A new report from Analysys Mason and CSG found that digital transformation plans among most enterprises are accelerating, as are plans to increase cloud security spending. That would be good news for CSPs targeting the enterprise sector, except that most enterprises aren’t coming to them for cloud or digital services. There’s a couple of reasons for that: (1) selling to enterprises is a complex undertaking, and (2) enterprise service demands are too complex for most existing CSP billing systems.
According to the report, enterprises mostly see CSPs as connectivity providers. Only 25% of enterprises surveyed said they bought IT-related solutions from CSPs.
A key reason for this, says Ian Watterson, head of Asia-Pacific at CSG, is that most CSPs are set up to sell B2C services, but those skills don’t translate well to B2B scenarios.
“There’s a different approach to bundling and packaging things like cloud services, security, Microsoft 365 services, and then you have that stratification of large to medium to small enterprises, which means that CSPs also need to think about where they’re going to target and what offers they’re going to offer to each of those markets,” he says.
That’s mainly down to a lack of experience in the enterprise marketplace – Watterson recommends CSPs form a dedicated and driven enterprise team to focus on that segment.
A more formidable barrier to entry is CSP billing systems – which is ironic, given that billing is arguably the other major thing CSPs are good at besides connectivity. But according to the Analysys Mason report, while telco billing systems can meet current enterprise demand for billing and invoicing services, “it will be more challenging for them to meet future demand as more products are delivered ‘as-a- service’.”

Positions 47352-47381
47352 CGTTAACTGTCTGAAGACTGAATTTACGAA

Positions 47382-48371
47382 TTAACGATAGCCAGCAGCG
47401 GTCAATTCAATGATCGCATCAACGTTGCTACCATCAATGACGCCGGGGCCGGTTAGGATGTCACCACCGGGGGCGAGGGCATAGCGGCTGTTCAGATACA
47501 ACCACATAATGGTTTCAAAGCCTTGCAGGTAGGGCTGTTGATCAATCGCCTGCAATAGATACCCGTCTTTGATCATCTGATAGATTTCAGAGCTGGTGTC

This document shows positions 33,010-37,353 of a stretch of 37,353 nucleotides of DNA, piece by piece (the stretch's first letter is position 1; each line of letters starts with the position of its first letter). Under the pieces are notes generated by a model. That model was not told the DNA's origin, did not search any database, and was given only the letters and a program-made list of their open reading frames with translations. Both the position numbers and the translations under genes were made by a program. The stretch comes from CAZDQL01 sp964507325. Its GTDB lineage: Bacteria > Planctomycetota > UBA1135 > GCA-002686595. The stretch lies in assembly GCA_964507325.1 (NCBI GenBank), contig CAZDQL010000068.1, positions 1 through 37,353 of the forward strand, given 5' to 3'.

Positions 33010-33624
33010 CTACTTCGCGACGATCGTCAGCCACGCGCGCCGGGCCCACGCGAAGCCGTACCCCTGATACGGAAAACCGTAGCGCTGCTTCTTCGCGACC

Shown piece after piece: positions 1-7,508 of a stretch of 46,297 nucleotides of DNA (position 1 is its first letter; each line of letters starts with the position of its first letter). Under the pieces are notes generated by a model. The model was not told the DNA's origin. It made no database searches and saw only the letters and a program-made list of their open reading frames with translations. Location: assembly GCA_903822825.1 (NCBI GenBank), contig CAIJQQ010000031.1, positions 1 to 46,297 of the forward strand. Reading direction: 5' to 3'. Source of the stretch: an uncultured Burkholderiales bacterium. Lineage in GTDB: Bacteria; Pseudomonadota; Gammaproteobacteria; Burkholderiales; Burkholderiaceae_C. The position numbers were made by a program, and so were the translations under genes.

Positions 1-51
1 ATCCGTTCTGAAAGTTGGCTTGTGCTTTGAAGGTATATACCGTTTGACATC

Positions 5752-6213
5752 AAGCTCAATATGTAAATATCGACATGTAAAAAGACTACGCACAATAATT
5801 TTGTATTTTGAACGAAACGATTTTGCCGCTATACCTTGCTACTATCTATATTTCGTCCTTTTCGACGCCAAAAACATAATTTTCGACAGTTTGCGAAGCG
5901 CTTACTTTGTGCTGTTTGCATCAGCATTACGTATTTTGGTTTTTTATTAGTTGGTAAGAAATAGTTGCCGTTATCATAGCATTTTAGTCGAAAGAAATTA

Put simply, telco billing systems aren’t designed to handle complex enterprise services at scale.
But that doesn’t mean CSPs have to resign themselves to being fat pipes just yet. The rise of 5G and IoT create tremendous opportunities for CSPs to add value to connectivity by bundling services with connections leveraging 5G features like bandwidth slicing and edge computing, Watterson says.
Moreover, upgrading their billing systems would not only enable them to handle the scaling complexity of enterprise services, but also to monetize billing as a service in its own right.
“When you look at something like smart agriculture, that’s not necessarily the CSP selling to farmers – that’s the CSP selling to some intermediary agent who then offers that as a service,” Watterson explains. “That intermediary agent is likely not to have the dynamic billing capability that they need in order to be billing all those thousands of farms, but the CSP does.”
That’s also good news for vendors like CSG who are already helping operators to use their strengths to capitalize on the enterprise opportunity to the fullest, Watterson adds.
“We’ve been around for 35 years, so we bring that to operators, and we’re be able to show them what we’ve done for other customers … and even advise them on different elements that are not part of our spec. We are able to show them what we’ve done for other customers and advise on different elements.”
The full report can be downloaded here.
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